A Victim Of Human Trafficking Shares Their Story

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A Victim Of Human Trafficking Shares Their Story
A major FBI crackdown on human trafficking recently freed dozens of minors. A former victim explains how trafficking happens.

Milwaukee's April Bentley spent the last five years as a victim of human trafficking. She was taken in as a teenager by a woman who befriended her, then began using her as a prostitute. 

"I think I was about 19 when I woke up one day in a strange place because alcohol would erase my memory," Bentley said.  

"I didn't know that I was being trafficked. There were many years that I had no idea what that was. I didn't know that I was in a bad space." 

The Polaris Project, a non-profit that runs the National Human-Trafficking Hotline, said sex trafficking is a global industry generating $150 billion a year. 

This week, the FBI announced the results of a multi-state crackdown on human trafficking called Operation Cross Country.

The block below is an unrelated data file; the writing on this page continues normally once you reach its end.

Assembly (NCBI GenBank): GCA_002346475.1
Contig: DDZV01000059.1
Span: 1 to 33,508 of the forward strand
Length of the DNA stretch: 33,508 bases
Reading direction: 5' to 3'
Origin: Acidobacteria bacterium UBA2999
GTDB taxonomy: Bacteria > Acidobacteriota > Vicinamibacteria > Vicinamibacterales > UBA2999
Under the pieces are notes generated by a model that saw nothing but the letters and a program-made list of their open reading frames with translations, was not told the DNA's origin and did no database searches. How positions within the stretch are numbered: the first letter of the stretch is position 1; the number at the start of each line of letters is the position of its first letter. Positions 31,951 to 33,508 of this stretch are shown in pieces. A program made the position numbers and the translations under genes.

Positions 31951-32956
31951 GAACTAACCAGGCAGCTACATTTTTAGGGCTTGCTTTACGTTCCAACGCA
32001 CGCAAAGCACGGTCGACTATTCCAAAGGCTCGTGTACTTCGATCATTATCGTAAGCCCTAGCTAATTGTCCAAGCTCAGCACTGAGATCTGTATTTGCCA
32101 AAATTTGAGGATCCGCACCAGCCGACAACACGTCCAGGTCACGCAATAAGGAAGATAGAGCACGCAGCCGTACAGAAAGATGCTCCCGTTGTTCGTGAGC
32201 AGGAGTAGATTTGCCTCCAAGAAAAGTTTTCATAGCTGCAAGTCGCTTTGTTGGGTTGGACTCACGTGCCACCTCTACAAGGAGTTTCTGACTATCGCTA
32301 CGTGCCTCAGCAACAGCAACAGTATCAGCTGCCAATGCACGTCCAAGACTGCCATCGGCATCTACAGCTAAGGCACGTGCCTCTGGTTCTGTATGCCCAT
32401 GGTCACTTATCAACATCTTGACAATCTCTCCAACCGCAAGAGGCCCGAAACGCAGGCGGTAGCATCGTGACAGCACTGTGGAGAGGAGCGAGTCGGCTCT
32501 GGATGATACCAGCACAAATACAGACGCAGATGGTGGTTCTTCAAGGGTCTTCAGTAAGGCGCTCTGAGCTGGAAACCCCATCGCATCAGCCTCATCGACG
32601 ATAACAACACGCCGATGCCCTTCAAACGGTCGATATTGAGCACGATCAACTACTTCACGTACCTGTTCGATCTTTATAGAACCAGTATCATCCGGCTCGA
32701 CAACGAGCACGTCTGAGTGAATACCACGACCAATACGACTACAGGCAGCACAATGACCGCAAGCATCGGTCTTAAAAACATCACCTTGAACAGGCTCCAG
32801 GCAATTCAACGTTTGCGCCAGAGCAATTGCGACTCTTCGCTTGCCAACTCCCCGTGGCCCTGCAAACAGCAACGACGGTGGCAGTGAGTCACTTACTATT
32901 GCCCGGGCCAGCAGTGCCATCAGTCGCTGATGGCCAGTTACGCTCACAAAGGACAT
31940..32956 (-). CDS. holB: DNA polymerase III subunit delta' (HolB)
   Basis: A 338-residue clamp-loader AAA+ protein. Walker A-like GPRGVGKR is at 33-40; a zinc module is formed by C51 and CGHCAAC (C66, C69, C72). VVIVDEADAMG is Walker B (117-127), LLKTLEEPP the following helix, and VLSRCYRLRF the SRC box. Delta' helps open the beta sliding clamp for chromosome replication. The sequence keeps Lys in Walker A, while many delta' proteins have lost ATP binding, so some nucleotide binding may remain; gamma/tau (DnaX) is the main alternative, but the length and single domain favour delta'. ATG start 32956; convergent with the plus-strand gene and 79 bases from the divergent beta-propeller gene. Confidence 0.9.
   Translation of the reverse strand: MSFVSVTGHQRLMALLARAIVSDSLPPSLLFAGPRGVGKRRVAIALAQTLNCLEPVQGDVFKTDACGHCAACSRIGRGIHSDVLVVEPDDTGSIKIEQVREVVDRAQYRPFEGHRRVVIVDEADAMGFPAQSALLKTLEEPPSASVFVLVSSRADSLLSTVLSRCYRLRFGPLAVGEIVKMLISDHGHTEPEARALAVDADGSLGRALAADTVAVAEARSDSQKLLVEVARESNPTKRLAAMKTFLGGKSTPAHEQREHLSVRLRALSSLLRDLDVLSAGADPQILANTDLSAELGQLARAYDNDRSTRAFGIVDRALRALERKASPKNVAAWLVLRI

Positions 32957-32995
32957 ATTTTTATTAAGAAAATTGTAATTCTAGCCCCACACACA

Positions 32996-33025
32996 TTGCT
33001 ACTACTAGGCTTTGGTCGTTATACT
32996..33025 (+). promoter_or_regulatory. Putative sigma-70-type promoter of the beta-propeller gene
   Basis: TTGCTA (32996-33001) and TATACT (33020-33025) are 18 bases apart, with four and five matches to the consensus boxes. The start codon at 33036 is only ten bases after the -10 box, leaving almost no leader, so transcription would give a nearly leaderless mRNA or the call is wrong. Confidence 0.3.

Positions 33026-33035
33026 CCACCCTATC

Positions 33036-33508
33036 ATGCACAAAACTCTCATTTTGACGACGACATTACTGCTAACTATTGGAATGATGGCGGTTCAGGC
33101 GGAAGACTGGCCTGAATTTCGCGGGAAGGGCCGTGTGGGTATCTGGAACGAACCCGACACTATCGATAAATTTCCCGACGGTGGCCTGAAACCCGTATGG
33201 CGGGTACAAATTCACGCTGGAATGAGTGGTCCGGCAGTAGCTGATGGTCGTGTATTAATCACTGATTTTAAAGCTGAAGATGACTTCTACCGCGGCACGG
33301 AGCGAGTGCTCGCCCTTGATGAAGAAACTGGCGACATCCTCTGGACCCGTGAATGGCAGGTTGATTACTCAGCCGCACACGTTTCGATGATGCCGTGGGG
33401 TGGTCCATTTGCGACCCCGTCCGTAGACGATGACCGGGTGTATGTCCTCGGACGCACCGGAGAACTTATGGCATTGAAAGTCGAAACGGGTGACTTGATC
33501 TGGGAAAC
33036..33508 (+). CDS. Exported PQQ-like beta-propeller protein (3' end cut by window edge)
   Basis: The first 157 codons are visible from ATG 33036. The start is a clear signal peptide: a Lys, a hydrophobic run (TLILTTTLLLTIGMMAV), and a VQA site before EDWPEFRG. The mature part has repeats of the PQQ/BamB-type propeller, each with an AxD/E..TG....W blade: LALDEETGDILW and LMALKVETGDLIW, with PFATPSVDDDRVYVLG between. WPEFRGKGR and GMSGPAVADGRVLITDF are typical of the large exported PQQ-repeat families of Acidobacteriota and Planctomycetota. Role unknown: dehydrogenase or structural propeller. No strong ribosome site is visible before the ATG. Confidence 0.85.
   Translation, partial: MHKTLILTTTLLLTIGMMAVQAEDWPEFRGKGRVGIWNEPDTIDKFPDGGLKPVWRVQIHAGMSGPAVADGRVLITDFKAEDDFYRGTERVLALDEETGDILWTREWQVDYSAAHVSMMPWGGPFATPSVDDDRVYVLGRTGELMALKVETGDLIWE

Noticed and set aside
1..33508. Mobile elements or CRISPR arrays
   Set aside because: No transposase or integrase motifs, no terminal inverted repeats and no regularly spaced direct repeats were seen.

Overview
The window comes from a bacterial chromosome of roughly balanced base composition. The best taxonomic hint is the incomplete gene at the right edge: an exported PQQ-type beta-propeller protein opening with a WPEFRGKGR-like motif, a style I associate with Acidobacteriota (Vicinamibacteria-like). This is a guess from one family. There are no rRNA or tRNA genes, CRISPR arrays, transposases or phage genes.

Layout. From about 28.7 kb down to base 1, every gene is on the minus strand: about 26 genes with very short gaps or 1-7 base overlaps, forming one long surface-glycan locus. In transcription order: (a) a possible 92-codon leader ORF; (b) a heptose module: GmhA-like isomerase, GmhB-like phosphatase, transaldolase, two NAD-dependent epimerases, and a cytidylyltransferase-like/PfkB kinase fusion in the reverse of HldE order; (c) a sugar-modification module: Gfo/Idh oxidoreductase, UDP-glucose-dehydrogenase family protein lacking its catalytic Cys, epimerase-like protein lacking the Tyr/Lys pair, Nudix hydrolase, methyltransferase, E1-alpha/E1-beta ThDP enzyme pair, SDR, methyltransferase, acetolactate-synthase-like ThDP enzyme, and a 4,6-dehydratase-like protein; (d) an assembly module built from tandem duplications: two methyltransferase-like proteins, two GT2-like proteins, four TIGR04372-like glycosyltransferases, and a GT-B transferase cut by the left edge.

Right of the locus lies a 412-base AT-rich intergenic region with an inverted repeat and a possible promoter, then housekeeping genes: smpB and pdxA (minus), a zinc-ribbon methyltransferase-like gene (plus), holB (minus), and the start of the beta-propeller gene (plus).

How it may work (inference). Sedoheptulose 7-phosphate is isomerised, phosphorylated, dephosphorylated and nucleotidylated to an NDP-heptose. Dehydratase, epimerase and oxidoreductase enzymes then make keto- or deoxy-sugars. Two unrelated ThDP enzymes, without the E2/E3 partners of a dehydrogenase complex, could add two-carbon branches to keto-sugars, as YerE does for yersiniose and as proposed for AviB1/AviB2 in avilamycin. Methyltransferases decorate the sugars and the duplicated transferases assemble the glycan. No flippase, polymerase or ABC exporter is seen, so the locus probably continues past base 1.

Footage provided by the FBI showed people being taken into custody. Officials said law enforcement identified or arrested 85 people suspected of child sexual exploitation and human trafficking. 

They rescued more than 200 victims, including 84 children. 

The average age was 15 and a half, and the youngest victim was 11 years old. 

Bentley shared her story with Newsy partner station WTMJ.

"It was a woman who befriended me. She was an older woman. I was 14, she was 25. She basically kind of said 'oh I'll take you under my wing, you're such a pretty girl.' She groomed me," Bentley said. 

Bentley said that she quickly learned it wasn't the friendship the woman was after. 

"So once she gained my trust she basically just sold me to someone down the street and then made it seem like she didn't know what happened — 'oh, you were supposed to just go make breakfast,'" she said.  

Today, Bentley's non-profit organization Rubies works with girls who are at risk of exploitation. She said exploitation is embedded in some communities. 

"The community that I grew up in — it was more or less that they celebrated it instead of tolerated it. Knowing that I was 14, where was I getting that kind of money? Why was my appearance changing?," Bentley said.  

Bentley has a message to survivors: "We want you to grow and to know that you are purposed, you are valuable and we value you as a person."

If you suspect someone is caught in a trafficking situation, call the national Human Trafficking Hotline at 888-373-7888.